A Black Valley Stream woman's accusation that a neighbor has waged a yearslong racial harassment campaign against her has sparked a police investigation.
A sign on the front door of Jennifer McLeggan's Sapir Street residence Monday read in part: “My neighbors have been racially harassing me since I purchased my home. … They have said I can be ‘erased.’ … I live in FEAR for my life at home.”
The image has been retweeted nearly 10,000 times, bringing widespread attention to the dispute from elected officials, activists and residents. Activists marched through Valley Stream Monday night to show support for McLeggan and another protest is planned for Thursday.
Nassau police said Monday they are investigating McLeggan's allegations as well as countercharges of harassment made against her by the neighbor, who is white.
“The lady put some signs on her fence and her front door saying she’s being harassed because it’s racially motivated,” said Police Commissioner Patrick Ryder Monday, though he did not list what specific actions she believes stem from race. “The neighbor on the other side, he said that he’s being harassed.”
Ryder did not provide information on the nature of the man's harrassment allegations against McLeggan.
He added that the neighbor has been seen on an Instagram post with a BB gun-style rifle. Ryder said the man legally uses the BB gun to shoot items in his backyard.
“We’ve spoken to both parties, we brought it down a little bit,” he said. “We’re still investigating it. We’ll continue to follow up with both sides.”
The neighborhood clash caught the attention of area elected officials.
“Nassau County will not tolerate any resident being harassed or intimidated because of who they are or what they look like,” said County Executive Laura Curran. “We take these allegations seriously, and the Nassau County Police Department is conducting a thorough investigation.”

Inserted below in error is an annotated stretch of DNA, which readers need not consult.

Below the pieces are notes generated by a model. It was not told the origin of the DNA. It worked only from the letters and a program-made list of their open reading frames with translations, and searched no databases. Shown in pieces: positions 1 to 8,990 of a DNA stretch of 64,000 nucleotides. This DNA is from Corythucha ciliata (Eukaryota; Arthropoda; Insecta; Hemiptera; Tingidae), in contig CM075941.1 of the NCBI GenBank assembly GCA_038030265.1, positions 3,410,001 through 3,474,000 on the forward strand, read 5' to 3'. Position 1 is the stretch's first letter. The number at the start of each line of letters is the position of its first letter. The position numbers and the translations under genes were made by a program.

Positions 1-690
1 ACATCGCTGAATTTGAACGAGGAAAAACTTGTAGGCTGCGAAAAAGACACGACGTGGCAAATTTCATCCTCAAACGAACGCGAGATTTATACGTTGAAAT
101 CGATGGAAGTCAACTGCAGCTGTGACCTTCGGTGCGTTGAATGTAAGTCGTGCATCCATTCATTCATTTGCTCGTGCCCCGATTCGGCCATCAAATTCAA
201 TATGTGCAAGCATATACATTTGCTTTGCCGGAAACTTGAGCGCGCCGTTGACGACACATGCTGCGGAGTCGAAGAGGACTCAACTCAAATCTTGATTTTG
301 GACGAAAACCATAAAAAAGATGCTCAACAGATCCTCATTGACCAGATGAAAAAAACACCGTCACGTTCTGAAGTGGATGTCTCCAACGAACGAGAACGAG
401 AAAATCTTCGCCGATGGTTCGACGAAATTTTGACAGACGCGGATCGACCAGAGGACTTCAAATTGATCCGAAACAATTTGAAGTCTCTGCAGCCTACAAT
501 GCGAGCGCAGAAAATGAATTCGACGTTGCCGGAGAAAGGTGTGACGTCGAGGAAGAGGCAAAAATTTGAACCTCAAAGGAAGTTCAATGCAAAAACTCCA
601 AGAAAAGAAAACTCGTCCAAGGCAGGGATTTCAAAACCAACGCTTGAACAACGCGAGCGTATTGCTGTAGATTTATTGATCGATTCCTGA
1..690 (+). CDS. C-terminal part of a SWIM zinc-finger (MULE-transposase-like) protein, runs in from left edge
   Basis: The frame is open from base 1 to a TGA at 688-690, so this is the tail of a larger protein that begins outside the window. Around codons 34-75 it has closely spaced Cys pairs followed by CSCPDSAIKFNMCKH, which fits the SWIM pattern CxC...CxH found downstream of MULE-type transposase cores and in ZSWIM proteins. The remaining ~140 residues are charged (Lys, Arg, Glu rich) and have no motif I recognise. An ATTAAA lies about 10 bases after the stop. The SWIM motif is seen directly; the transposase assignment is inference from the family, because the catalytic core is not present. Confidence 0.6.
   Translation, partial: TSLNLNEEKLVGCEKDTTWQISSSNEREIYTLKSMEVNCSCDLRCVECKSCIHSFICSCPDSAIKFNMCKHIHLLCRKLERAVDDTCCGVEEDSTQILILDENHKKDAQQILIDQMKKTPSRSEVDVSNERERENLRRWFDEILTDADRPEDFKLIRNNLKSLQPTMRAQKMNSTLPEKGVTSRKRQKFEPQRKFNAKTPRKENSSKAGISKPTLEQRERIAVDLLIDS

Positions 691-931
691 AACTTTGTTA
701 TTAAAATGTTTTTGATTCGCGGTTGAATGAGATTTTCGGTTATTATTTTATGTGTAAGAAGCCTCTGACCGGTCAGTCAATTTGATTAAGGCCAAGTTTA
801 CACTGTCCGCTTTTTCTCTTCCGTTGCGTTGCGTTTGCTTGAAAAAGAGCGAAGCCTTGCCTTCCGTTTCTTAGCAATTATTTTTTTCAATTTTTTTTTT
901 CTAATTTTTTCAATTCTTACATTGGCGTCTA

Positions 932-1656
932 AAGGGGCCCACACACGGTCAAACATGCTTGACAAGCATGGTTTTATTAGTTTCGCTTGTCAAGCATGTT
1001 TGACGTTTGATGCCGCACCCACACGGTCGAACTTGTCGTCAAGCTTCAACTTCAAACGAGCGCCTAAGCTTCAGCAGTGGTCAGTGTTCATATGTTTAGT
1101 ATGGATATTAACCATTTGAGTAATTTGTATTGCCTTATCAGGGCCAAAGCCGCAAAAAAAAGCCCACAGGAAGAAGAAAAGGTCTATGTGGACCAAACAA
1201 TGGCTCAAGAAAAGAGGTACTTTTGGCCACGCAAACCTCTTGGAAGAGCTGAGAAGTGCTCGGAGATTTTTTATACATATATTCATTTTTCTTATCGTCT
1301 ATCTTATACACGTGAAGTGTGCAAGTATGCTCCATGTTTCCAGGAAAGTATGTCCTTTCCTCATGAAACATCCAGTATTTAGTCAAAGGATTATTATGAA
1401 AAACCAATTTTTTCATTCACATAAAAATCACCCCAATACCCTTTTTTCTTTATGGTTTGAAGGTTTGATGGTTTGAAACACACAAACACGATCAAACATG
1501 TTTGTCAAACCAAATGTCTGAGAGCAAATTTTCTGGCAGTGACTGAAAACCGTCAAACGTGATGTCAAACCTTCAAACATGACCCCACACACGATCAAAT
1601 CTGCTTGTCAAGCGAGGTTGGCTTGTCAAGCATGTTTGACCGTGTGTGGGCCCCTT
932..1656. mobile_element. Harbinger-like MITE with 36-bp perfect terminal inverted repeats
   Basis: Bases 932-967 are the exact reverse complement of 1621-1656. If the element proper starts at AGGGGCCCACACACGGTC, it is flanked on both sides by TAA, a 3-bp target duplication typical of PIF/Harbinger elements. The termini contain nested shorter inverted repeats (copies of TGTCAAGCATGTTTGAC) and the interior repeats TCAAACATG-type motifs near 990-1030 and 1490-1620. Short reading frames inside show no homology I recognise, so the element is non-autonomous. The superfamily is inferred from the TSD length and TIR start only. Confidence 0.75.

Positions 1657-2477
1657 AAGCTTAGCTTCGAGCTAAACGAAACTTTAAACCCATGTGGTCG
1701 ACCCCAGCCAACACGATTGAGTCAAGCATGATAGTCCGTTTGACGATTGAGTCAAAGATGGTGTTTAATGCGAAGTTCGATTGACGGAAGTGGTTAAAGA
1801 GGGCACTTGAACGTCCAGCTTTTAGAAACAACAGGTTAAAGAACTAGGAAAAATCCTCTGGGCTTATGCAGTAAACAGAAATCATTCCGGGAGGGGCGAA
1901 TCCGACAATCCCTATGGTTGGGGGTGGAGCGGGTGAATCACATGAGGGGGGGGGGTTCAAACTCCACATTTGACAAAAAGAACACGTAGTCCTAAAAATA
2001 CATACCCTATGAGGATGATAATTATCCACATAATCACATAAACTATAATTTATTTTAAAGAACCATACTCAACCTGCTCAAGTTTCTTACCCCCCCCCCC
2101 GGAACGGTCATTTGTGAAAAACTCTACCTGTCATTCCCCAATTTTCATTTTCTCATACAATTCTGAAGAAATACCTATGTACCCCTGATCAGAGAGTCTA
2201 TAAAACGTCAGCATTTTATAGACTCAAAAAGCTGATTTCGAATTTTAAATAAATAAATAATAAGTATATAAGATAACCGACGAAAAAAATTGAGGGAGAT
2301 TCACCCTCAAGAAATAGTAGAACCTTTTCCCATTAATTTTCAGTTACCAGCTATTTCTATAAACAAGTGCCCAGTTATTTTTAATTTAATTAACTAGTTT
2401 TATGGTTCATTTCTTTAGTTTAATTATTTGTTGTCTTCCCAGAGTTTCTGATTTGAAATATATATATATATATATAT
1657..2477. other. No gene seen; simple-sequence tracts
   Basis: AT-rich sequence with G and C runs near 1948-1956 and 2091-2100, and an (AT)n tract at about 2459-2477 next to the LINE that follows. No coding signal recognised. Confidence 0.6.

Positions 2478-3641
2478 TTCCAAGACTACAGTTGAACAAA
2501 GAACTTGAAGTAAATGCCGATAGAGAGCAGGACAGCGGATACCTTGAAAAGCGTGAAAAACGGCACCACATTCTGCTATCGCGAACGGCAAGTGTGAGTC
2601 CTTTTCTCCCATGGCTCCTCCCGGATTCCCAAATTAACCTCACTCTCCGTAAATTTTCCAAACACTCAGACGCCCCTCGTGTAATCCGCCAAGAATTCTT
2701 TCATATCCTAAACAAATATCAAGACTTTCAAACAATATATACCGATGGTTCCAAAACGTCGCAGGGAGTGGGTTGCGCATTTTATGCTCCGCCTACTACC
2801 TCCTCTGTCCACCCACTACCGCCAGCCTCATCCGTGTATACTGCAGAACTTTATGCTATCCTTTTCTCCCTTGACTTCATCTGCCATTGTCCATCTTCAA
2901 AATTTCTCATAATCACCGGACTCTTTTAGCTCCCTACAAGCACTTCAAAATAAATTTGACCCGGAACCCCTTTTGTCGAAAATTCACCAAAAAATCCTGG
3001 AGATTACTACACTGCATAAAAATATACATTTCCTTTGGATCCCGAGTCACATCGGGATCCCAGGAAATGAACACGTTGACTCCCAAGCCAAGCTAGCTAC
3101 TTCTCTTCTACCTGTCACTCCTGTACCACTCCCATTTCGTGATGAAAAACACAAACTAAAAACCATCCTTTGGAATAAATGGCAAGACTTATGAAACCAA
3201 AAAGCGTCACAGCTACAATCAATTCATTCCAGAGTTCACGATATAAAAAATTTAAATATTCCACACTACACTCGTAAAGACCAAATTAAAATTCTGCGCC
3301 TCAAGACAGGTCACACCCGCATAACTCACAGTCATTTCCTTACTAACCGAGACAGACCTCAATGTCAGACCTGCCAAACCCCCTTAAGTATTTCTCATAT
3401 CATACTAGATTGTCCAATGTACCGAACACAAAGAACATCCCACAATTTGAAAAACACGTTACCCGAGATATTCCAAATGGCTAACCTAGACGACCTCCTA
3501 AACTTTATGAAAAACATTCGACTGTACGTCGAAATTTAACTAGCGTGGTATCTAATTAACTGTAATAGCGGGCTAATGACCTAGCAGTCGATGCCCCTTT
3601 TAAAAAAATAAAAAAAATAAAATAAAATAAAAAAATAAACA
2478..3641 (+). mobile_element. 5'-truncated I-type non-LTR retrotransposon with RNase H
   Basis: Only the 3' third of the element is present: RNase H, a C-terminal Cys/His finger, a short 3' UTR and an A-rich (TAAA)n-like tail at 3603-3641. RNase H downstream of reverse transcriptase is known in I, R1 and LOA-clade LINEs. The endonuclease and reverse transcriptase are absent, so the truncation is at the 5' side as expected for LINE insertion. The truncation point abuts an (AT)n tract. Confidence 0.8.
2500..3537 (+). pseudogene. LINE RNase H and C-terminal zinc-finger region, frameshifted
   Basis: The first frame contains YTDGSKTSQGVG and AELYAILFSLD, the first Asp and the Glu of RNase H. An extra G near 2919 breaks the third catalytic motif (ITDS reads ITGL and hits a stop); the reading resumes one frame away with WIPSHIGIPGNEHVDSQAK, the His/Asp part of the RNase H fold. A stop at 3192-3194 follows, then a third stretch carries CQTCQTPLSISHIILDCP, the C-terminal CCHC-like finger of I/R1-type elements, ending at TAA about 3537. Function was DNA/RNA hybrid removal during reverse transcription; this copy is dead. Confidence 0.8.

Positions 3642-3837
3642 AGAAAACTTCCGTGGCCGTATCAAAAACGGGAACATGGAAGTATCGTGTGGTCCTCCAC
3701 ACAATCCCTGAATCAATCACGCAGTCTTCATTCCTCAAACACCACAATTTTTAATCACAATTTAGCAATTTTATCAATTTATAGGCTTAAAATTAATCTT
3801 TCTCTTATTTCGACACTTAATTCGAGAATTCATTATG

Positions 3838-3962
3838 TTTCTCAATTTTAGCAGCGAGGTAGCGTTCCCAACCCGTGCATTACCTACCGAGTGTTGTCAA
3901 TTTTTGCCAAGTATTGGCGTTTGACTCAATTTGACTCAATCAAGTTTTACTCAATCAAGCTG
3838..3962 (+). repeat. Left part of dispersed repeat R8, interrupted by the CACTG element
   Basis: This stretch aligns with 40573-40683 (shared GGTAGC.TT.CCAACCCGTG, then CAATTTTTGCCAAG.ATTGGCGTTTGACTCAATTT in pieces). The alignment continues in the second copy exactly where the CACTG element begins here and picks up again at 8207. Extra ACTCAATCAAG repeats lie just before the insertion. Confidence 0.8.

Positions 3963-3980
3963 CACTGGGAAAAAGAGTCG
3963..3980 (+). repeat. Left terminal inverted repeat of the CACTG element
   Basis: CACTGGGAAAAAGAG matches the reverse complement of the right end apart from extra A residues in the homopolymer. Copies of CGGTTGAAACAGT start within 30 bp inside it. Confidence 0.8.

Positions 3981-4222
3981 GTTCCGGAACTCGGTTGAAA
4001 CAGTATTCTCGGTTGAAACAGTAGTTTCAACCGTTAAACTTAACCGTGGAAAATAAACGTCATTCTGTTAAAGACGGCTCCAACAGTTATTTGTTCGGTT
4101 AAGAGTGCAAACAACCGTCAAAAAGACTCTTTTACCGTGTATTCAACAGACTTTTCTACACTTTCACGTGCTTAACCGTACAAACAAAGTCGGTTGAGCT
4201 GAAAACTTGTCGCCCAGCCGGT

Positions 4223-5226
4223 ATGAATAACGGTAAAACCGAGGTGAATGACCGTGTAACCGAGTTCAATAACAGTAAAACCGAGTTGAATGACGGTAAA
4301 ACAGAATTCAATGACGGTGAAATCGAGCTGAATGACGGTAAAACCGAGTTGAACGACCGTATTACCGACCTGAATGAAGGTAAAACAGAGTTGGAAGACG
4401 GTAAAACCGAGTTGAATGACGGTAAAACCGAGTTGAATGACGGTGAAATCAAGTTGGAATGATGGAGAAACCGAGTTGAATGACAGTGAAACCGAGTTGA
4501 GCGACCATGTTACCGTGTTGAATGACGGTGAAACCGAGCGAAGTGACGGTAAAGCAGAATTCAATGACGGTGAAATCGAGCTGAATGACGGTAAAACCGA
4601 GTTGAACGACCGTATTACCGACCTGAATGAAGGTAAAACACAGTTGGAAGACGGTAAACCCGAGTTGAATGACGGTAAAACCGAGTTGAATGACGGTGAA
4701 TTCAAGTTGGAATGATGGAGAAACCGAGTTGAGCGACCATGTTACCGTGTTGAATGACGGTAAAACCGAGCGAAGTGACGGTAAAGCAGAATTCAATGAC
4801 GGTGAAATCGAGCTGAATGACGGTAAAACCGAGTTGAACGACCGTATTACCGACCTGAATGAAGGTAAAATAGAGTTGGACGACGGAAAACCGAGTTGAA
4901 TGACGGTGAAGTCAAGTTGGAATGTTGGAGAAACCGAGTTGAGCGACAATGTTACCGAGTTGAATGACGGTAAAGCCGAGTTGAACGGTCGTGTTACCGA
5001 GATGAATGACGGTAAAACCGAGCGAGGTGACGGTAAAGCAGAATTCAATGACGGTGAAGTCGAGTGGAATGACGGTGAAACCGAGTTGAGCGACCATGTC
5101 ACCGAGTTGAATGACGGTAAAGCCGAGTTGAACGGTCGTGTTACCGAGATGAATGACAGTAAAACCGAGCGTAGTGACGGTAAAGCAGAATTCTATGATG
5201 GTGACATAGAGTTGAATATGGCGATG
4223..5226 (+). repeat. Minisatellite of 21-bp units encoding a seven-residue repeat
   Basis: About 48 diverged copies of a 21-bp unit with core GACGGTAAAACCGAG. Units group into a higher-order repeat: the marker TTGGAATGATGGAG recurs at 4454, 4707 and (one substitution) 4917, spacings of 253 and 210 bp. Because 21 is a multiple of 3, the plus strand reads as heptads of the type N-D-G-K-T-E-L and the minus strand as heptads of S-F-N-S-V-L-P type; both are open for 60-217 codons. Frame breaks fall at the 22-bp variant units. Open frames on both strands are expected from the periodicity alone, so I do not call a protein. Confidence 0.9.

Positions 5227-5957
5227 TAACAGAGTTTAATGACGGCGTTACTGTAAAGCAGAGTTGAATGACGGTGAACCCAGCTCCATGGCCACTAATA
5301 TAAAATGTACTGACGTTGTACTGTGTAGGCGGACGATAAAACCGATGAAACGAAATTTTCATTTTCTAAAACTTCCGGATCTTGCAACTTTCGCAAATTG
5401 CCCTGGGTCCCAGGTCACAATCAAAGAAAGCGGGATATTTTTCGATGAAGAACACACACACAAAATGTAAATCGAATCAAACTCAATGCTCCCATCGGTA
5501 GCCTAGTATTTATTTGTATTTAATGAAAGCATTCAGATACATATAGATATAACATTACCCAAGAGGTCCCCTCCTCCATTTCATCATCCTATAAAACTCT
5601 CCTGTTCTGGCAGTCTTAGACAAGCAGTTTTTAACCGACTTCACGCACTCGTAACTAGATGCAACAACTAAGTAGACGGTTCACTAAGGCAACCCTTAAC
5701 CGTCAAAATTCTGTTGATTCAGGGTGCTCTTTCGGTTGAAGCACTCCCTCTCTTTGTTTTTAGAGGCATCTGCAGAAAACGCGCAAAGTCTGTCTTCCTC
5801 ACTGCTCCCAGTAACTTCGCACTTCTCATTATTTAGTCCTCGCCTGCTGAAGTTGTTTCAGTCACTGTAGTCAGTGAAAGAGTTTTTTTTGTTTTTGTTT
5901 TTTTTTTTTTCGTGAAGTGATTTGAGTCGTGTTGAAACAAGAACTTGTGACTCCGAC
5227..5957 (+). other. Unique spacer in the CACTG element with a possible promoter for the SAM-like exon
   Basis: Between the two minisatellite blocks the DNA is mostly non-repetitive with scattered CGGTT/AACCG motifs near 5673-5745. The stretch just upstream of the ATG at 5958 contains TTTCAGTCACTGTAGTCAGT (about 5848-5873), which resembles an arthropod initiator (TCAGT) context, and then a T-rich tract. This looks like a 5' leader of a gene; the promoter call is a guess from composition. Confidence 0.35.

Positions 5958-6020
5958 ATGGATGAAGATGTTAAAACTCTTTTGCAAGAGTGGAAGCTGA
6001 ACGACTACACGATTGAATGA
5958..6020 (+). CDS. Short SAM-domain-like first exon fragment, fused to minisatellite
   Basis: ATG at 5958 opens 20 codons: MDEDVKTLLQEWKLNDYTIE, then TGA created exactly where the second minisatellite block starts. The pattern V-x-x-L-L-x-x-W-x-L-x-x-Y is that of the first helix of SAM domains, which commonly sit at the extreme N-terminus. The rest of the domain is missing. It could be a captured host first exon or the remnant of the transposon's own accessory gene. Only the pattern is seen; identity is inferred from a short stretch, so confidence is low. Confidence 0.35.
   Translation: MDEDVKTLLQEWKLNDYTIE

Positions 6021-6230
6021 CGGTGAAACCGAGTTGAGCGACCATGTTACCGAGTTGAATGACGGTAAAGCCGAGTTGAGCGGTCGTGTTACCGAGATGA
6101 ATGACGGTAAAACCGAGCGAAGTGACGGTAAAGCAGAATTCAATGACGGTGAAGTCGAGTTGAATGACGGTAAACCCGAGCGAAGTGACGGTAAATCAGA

State Sen. Todd Kaminsky (D-Long Beach) called the evidence in the case “alarming.”
Assemb. Michaelle Solages (D-Valley Stream) said she has been contacted by at least 100 residents about the accusations.
“We must make sure that hate is not allowed in our community,” Solages said. “The community stands behind Jennifer in her time of need.”
The public dispute comes four years after McLeggan bought the home where she lives with her 2-year-old daughter.
“The problems with him began almost from the minute I pulled up in the moving van,” McLeggan said. “But over time, it’s gotten worse and worse.”
The neighbor could not immediately be reached for comment Monday.
Tensions started with a complaint from the man about the height of some of her trees, McLeggan said, adding that she paid thousands of dollars to cut them down.
“After the tree thing, I put a fence up around my property so he called the village’s code enforcement saying I hadn’t gotten a permit to put it up,” she said. “I got a summons for that … I mean, it’s just been one thing after another.”
She claims he put dead squirrels and feces on her lawn.
McLeggan said she has called the police on her neighbor several times but stopped seeking the department's help.
"When the cops showed up here they said, 'you know, he's kind of old. He's been here the longest, try to get along with him, that's how he is,' " she said.
Police did not immediately respond to McLeggan's description of past visits.
She was so unnerved by the exchanges with her neighbor, McLeggan said, that she installed security cameras. She said the cameras captured the man on her property.
At Monday's protest, Terrel Tuosto, 28, co-founder of @lipeacefulprotests — an Instagram account where updates about Long Island demonstrations are shared — said the situation involving McLeggan and her neighbor is another example of efforts designed to stoke fear among Black residents.
“Trying to make us afraid of being Black, making it clear they don’t like the color of our skin,” he told a crowd of about 80 gathered at Fireman’s Memorial Field in Valley Stream Monday afternoon.
Other Valley Stream residents have come to McLeggan's side.
Courtney Ross, 26, said after learning of the issue on Facebook, she was moved to buy a bouquet of colorful daisies to drop off Monday at McLeggan's front door.
"It's just really heartbreaking that someone is treating her like this,” she said.
Ross was greeted by McLeggan at the door Monday, where she handed her the flowers and the two embraced. Not long afterward, others with flowers followed.
"Thank you," McLeggan said. "Thank you so much."
With Robert Brodsky, Cecilia Dowd and Nicole Fuller